Of the six or so science fiction novels I’ve read for my 100 novels reading project, at least three — Ender’s Game, The Wave, and now Gray Matters by William Hjorstberg (Simon and Schuster, 1971) — have dealt in part with the protagonists confronting quasi-totalitarian elements of government, or agencies that want to hide something from the governed, restricting knowledge for safety’s sake.
In Gray Matters, humanity has been reduced to its essence — brains suspended in a material, reminiscent of TV’s Futurama and its heads in jars. Life in this future is lived virtually through memory tapes, is maintained by machines, and controlled by a bureaucratic government of cerebromorphs (as the brains are known). At the highest levels of this government, such as it is, are the cerebromorphs who have achieved a transcendental enlightenment, something on the order of Buddha; below them are various levels of auditors monitoring the progress of the lowest levels of unenlightened minds.
Among the cerebromorphs who need monitoring is Obu Itubi. He eludes his auditor, steals a service machine, and runs amok through the upper levels, until he finds the final level, a hatchery in which human bodies are designed with the purpose of having the most enlightened brains surgically inserted in them. The humans then head out into the outside world, a new Eden. Hooked up to the service machine, Itubi escapes into the outside world, but not before blowing up many of the human bodies, and damaging large portions of the complex that houses the cerebromorphs.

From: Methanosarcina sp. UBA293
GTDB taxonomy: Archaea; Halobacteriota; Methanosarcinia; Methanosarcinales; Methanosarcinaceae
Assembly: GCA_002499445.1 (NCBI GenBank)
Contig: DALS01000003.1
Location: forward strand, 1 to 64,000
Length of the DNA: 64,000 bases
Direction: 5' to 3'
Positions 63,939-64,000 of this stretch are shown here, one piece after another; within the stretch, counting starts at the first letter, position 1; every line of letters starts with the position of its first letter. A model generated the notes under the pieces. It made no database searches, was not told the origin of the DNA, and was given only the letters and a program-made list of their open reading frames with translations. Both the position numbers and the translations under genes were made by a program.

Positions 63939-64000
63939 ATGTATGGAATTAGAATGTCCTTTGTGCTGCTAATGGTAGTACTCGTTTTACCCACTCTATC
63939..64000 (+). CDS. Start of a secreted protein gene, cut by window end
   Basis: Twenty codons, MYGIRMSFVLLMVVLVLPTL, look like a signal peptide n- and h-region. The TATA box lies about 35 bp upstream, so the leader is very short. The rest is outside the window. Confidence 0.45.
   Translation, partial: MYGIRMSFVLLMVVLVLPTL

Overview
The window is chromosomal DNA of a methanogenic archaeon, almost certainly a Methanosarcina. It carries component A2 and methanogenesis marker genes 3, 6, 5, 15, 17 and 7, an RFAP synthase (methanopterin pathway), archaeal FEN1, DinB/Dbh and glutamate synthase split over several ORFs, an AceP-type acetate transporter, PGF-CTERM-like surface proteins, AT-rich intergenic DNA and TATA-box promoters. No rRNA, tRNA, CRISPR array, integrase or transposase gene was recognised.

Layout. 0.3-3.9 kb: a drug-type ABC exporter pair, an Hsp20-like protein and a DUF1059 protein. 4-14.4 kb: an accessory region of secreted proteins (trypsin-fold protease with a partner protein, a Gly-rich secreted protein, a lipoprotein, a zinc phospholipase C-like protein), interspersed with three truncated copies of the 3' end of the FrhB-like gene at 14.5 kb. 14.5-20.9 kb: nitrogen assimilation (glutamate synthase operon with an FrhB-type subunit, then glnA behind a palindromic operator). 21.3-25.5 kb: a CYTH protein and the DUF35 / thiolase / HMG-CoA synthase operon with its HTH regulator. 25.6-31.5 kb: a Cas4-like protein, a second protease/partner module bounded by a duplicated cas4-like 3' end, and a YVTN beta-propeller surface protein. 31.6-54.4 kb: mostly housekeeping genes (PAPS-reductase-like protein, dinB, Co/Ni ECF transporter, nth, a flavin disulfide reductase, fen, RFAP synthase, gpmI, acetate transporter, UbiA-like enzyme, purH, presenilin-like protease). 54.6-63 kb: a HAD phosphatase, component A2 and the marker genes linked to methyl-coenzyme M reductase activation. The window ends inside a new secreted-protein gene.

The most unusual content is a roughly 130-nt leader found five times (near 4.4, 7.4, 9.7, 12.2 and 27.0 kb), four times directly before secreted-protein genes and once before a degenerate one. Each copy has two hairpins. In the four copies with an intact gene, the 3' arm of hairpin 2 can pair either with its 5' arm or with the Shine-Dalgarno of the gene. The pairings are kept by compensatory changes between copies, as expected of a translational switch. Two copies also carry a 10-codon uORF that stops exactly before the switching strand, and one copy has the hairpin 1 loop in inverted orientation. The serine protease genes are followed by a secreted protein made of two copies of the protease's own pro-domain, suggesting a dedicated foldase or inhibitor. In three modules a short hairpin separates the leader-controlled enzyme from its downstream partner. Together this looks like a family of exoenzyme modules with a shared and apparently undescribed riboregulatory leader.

His escape, which challenges and perplexes the enlightened rulers, also sets the stage for the central question Hjorstberg seems to be asking: What does it mean to be human? Itubi, though not enlightened, receives a body, but once outside, discovers that most of the other humans in the outside world only seem concerned with further enlightenment. There’s hardly anything on the outside resembling the freedom and humanity Itubi yearns for.
On the other hand, the rest of the cerebromorphs live in their containers, experiencing life only through memory tapes, which allow for only a virtual reality to be experienced. Until Itubi goes on his rampage, the cerebromorphs are essentially immortal, and even when one of the brains — that of the first cerebromorph Skeets Kalbfleischer —gets destroyed, the cerebromorphs still have their memory tapes, which can go into another brain. And yet, all are controlled by the enlightened cerebromorphs, who continually monitor the lowest levels, pushing them toward enlightment.
To me, this novel is stronger than Hjorstsberg’s mystery Nevermore, which I read a few weeks ago, and despite some problems that only science fiction novels can experience — the future as seen from the perspective of 1971, for instance, allows only 25 years before a full-out nuclear war destroys a large part of human population — it reads as if it were written now. Some updates and it could have been.